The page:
Fibonacci is a built-for-purpose legal project management platform that has been designed and developed in partnership with a panel of innovative law firms and in-house corporate legal teams.
Lawyers and legal professionals implement a range of process improvements and technologies in order to more efficiently deliver legal services and meet increasingly stringent demands for transparency and service value, and yet there are still frustrations with the status quo.
This is why we have built Fibonacci: to provide a single source of truth on one platform - one that can expose further efficiencies and realise the productivity gains offered by legal project management.
What is Legal Project Management, and why is it important?
Project managers are commonplace in the majority of process-driven industries - take a look at construction, finance, software development, and healthcare. There are entire service-delivery business models committed to the provision of highly-trained project managers: goliath professional services firms such as PwC and Deloitte promote project management best practices, and their consulting teams are deployed to manage workflows, budgets, and reports for their stakeholders.
Irrespective of their industry, project managers share a common goal: to oversee the successful delivery of their projects. On its own, that sounds obvious and decidedly unremarkable, but it becomes more insightful when you break down a project manager’s role and peer into their four distinct areas of responsibility, namely:
These could be broken down ad infinitum, into their respective sub-responsibilities, but that’s somewhat “out of scope” for now.
When it comes to the legal industry, project managers are far less common, and yet the principles of project management, fittingly dubbed legal project management or LPM, are becoming increasingly prevalent and recognised in the sector, despite LPM having become something of an industry buzzword.
Barclays, for example, has a well-defined and well-adhered to set of legal project management principles which are deployed to any matter which values over £1 million - and this is a practice that we’ve seen used internally at other large corporates and law firms, to ensure that projects are delivered on time, within scope, and on budget. For large international organisations and their in-house corporate legal teams, managing the services provided by their external counsel is commonly governed by LPM methodologies, enhanced by the implementation of technology point-solutions. The volume of work performed by external counsel for a global organisation such as Barclays is vast, and the sizeable legal spend is one of the largest cost-centers in the group. It follows, then, that relationship and engagement activities with their panel law firms should be scrutinised and moderated for maximum possible efficiency.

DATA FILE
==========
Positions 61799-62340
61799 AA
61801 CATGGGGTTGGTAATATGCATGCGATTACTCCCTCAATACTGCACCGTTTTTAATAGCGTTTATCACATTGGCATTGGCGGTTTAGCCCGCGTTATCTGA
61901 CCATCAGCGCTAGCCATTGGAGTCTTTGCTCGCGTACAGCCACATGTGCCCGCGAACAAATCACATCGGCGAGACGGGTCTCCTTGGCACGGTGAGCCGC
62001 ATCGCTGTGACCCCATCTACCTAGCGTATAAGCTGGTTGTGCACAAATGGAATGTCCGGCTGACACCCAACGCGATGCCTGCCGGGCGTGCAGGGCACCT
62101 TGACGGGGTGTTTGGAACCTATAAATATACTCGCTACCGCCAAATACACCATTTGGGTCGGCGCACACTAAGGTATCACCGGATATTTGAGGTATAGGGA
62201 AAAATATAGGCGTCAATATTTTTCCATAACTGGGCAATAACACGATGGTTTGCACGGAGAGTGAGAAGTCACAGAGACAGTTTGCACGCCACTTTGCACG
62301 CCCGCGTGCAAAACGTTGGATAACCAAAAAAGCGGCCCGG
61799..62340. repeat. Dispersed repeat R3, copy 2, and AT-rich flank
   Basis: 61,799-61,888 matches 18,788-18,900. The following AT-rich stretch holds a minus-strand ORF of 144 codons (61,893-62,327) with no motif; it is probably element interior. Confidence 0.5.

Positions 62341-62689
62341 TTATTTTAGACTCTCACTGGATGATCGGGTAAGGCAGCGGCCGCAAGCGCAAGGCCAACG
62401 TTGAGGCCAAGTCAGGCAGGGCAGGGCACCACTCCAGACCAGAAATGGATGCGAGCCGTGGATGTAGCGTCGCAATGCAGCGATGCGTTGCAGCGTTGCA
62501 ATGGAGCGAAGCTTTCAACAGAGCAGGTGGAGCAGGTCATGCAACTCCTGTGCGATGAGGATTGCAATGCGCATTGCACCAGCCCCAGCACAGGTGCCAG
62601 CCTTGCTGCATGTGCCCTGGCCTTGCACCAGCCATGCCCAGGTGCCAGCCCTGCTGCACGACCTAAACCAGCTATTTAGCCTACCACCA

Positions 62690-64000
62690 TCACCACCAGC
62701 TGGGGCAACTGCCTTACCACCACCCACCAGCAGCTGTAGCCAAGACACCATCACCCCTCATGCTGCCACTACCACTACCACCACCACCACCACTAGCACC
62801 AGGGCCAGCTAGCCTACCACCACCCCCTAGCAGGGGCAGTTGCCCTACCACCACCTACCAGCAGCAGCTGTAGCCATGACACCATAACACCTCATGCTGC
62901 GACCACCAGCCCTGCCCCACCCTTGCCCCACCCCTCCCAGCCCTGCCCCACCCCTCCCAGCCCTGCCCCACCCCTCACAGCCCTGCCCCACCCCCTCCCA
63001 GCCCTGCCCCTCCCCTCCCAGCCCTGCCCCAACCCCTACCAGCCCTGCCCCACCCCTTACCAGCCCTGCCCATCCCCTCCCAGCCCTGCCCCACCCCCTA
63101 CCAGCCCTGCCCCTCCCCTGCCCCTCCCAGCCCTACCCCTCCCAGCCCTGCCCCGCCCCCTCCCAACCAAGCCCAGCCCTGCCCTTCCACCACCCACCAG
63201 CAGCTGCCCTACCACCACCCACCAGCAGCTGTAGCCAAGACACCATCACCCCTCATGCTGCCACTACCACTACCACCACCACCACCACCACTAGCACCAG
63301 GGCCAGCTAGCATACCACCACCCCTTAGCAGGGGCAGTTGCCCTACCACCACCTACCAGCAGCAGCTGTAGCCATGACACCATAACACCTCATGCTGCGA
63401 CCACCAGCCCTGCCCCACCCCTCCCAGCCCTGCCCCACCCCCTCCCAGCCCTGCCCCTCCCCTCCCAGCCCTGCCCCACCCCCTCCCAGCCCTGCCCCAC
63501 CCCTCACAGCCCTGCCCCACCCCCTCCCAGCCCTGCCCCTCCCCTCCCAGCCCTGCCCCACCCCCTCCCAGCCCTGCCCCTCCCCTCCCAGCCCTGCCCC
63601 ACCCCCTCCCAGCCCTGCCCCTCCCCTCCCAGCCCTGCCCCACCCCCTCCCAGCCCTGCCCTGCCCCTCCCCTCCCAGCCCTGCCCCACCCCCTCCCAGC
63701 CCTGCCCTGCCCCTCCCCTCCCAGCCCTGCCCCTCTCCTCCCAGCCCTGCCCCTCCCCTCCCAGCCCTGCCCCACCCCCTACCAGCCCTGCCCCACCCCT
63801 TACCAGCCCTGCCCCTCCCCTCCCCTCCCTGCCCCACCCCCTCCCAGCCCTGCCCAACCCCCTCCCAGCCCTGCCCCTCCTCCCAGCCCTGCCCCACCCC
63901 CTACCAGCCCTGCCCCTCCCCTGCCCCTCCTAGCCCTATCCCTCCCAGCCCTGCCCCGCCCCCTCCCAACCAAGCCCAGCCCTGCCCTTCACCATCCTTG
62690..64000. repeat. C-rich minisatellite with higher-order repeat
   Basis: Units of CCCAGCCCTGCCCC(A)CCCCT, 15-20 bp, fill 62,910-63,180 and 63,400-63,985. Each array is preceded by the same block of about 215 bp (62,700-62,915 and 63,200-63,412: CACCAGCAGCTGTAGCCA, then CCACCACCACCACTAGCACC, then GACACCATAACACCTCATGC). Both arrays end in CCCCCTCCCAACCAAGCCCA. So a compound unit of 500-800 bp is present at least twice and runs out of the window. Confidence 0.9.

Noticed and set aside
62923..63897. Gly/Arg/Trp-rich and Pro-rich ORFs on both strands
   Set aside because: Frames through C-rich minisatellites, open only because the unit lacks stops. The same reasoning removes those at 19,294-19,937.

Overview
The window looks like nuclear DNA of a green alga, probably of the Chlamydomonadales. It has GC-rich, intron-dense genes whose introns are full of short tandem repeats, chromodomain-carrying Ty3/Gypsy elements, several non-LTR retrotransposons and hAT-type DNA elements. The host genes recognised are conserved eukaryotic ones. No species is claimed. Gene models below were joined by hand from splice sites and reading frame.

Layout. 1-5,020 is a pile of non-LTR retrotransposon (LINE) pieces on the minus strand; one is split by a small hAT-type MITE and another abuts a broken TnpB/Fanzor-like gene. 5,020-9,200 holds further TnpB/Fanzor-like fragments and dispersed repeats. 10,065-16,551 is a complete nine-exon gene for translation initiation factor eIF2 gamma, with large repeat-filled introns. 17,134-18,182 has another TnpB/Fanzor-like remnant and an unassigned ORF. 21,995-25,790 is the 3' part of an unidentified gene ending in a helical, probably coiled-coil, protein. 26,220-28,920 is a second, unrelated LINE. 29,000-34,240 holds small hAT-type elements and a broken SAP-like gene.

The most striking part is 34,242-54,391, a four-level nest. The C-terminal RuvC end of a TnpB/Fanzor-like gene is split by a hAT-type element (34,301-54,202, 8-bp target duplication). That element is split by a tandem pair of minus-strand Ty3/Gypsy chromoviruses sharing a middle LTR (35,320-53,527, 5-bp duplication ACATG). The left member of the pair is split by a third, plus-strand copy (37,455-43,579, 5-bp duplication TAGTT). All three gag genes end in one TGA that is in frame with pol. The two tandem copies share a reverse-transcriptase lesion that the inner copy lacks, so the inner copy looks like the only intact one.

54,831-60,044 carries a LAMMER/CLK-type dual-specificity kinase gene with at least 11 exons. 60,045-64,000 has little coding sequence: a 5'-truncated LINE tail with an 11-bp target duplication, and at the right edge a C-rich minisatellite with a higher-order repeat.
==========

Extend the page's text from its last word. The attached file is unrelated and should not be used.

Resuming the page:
The core tenets of LPM are synonymous with all good project management principles, and the driving force behind the industry’s increasing attention on LPM stems from increased pressure on legal teams to provide more value for less - be that less time or budget (or frequently, both!) Traditionally, the onus is on the in-house corporate team and the general counsel to oversee how their legal workload is conducted, and indeed lawyers have been de-facto project managers in their own right for as long as there has been a matter to manage. The role of the legal project manager is to chart the course of a matter in advance: to scope and plan it’s structure, ensure that resources are allocated effectively, and to manage its lifecycle to completion. Not only does the engagement of a legal project manager trend towards increased matter profitability for a law firm, but the associated operational improvements and coordination help to drive efficiency and better manage legal spend.
In a post-COVID 19 landscape, this emphasis on comprehensive planning and scoping of matters ahead of time, diligent resource allocation, and accurate progress updates is more important than ever. Scrutiny over expenditure promises to be more rigorous, and corporates will simply not be able to sign-off on excessive legal fees to external providers without being able to determine exactly what work is being done by lawyers to merit their valuable budget allocation.
Challenging the status quo
How do legal professionals manage projects and matters? How do we collaborate, share knowledge, and manage visibility across all the parties that may be involved in delivering a matter?
The increasing number of legal project managers deployed, both in corporates and in law firms, means that the coordination and administrative responsibilities of legal projects and matters have shifted away from the fee earners, freeing them up to focus their time and resources on what they do best.
The tools at their disposal, however, remain variable. Law firms use an array of different technology solutions and processes, frequently at the behest of their clients. This means that communication is often inconsistent, collaboration is not truly aligned and best practices are not fully formed or maintained.